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The webinar is now over! Check out the links to the recordings below.

The MAST Summer Webinar is comprised of 6 weekly, interactive sessions, each one hour long. Each week, we'll log into the TIKE Cloud Science Platform and work through a Jupyter Notebook. The Notebooks are designed to teach you how to work on the cloud, with a particular focus on data from the TESS Mission. Topics will include:

  • Programmatically accessing data, using APIs
  • Cloud computing
  • Machine learning
  • Exoplanet transits
  • Stellar properties: asteroseismology, flares, and rotation
  • Transient Phenomena

Since this is an interactive workshop, each session will include at least 10-15 minutes for participants to solve coding exercises. Classes are designed with all skill levels in mind, but you should have some experience with Python to get the most out of the webinar.


Topics, Schedule, and Recordings

Sessions and Topics

You can watch the full playlist of the MAST Summer Webinar on YouTube. For completeness, links to individual videos are also included below.

Session Date Topic/Recording Link Learning Goals
0 21 May

Introduction to the Cloud and TIKE

  • Define cloud terminology: what is a “bucket” or a server? For that matter, what is the “cloud”?
  • Outline the features of the TIKE cloud platform.
  • Programmatically query MAST data by name, region, or criteria (using astroquery).
  • Load TESS data and display an image.
1 28 May TESS Mission Introduction: Exoplanets and More
  • Understand how missions like TESS and Kepler look for repeated changes in brightness to detect planets.
  • Contrast the uses of mission-generated light curves, target pixels, and full-frame images.
  • Plot a light curve using each of the three main mission-generated products.
  • List other common uses of time series data like stellar astrophysics, asteroseismology, etc.
2 4 June Asteroseismology: Not Every Signal is an Exoplanet!
  • List possible non-planetary sources of periodic signals in light curves, like binary and variable stars.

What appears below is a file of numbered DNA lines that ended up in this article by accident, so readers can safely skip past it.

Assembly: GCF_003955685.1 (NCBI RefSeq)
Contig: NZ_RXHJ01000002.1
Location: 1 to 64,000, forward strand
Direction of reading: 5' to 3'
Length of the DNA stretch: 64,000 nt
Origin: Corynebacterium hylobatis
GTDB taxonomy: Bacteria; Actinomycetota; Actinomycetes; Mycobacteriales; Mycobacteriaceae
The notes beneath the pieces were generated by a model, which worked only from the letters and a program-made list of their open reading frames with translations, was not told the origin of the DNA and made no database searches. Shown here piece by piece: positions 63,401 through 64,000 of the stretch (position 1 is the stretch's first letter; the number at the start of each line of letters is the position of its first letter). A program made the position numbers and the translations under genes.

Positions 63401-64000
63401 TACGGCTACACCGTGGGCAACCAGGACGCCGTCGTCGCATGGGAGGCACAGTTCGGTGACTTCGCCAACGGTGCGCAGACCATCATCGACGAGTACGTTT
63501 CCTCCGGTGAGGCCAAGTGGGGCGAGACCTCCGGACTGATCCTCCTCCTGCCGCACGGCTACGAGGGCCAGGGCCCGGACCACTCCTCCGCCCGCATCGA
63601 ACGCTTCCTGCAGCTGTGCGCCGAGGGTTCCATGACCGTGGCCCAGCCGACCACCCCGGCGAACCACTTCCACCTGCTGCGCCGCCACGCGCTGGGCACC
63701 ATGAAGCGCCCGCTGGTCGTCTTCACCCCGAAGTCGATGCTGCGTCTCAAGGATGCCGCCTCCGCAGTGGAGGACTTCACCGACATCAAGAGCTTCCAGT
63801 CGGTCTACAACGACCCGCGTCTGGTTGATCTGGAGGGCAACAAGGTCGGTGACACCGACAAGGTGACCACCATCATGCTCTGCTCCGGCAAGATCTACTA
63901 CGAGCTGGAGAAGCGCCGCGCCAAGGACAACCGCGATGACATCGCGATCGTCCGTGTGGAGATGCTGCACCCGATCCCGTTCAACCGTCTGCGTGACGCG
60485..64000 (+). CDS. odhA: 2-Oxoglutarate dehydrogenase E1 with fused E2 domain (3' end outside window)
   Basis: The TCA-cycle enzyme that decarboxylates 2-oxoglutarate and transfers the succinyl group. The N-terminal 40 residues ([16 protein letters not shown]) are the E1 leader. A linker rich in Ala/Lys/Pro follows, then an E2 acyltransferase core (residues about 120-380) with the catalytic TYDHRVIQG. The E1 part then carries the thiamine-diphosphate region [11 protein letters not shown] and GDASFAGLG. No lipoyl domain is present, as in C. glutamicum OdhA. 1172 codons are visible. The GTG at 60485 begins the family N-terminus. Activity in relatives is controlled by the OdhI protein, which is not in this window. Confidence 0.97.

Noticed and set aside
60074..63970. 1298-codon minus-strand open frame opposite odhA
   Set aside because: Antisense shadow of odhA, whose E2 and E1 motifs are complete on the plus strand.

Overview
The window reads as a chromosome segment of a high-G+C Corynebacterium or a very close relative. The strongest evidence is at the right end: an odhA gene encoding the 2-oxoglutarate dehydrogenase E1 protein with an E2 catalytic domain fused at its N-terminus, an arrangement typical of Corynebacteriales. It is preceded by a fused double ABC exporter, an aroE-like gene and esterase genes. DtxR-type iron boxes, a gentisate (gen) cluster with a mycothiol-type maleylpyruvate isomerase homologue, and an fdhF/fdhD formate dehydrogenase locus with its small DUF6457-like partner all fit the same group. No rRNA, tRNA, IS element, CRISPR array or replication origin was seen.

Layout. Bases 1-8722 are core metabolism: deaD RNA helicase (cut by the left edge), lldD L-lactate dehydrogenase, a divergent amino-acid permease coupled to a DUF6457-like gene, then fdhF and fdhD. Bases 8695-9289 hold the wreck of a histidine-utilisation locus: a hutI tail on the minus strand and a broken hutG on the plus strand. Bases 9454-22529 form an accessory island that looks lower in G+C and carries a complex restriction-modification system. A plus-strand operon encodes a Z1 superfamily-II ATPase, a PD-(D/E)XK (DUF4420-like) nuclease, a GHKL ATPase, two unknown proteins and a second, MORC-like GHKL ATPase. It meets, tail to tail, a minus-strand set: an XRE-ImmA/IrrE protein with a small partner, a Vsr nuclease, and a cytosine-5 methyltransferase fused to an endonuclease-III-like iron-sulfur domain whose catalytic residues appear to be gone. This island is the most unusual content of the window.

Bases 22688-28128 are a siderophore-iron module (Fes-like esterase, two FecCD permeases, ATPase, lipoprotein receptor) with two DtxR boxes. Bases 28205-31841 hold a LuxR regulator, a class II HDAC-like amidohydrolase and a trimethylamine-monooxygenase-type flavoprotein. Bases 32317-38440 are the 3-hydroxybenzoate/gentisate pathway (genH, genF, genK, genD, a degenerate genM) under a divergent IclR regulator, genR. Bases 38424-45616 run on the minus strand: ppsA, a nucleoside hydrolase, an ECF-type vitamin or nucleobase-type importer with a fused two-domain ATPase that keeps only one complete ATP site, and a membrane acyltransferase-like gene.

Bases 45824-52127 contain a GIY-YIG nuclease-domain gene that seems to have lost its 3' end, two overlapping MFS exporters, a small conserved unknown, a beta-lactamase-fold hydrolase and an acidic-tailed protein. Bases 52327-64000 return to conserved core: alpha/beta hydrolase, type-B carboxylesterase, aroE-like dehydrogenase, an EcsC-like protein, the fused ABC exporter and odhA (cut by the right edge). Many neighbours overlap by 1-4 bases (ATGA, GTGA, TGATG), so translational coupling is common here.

• Model light curves and periodograms for binary or variable targets to understand the impact they can have on data.
  • Subtract a non-planetary signal from a periodogram to reveal the signal of a transiting exoplanet.
  • List possible sources of false transit positives, including the effects of TESS’s orbit and detector noise.
BREAK 11 June Break for AAS 244  
3 18 June Transient Phenomena from ZTF in TESS
  • Use astroquery to find the fields of view, start times, and end times of all TESS full-frame images (FFIs).
  • Load an online table of transient events as an astropy table.
  • Determine if a transient event (based on location and time) was observed by TESS.
  • Use lightkurve and tesscut to extract the background-subtracted lightcurve of a single pixel centered on a transient event.
4 25 June Stellar Rotation, Flares, and Machine Learning

For this Notebook, these goals are a work in progress! There are a lot of topics to cover in one hour, so the final goals may vary slightly.

  • Extract a stellar rotation rate from a TESS light curve using lightkurve
  • Apply the Nyquist-Shannon Sampling Theorem when finding stellar rotation rates by restricting periodogram searches
  • Assess the level of correlation between two quantities (rotation rate and flare rate)
5 2 July Periodogram Statistics
  • Fit a Gaussian process to a rotating star's light curve.
  • Understand how to apply Bayesian statistics to astrophysical problems.
  • Use Bayesian statistics to determine a population-level trend for stellar rotation as a function of flare rate.
  • Use Python code accelerators to speed up computation.